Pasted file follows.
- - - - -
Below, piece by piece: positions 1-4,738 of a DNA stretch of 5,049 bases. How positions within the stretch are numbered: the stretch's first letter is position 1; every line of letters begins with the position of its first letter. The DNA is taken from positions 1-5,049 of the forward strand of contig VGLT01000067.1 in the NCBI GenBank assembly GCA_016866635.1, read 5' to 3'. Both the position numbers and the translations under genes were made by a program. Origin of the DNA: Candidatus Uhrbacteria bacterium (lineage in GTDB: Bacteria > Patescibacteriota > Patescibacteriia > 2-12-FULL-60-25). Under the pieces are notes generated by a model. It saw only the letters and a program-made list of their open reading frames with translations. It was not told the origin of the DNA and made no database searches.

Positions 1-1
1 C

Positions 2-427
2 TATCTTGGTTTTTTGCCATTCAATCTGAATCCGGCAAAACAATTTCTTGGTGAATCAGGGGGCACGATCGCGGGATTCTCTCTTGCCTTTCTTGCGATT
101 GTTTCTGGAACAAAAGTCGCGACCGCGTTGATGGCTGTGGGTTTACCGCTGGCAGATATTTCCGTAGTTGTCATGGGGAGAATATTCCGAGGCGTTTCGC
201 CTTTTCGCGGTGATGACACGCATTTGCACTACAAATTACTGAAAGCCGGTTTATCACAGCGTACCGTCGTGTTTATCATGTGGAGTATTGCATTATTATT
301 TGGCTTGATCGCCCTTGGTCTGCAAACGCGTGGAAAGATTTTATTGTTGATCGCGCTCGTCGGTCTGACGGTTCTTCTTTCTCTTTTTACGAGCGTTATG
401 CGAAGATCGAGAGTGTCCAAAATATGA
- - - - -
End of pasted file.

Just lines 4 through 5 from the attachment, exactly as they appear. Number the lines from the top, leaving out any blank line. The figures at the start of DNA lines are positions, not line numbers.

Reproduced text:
Positions 2-427
2 TATCTTGGTTTTTTGCCATTCAATCTGAATCCGGCAAAACAATTTCTTGGTGAATCAGGGGGCACGATCGCGGGATTCTCTCTTGCCTTTCTTGCGATT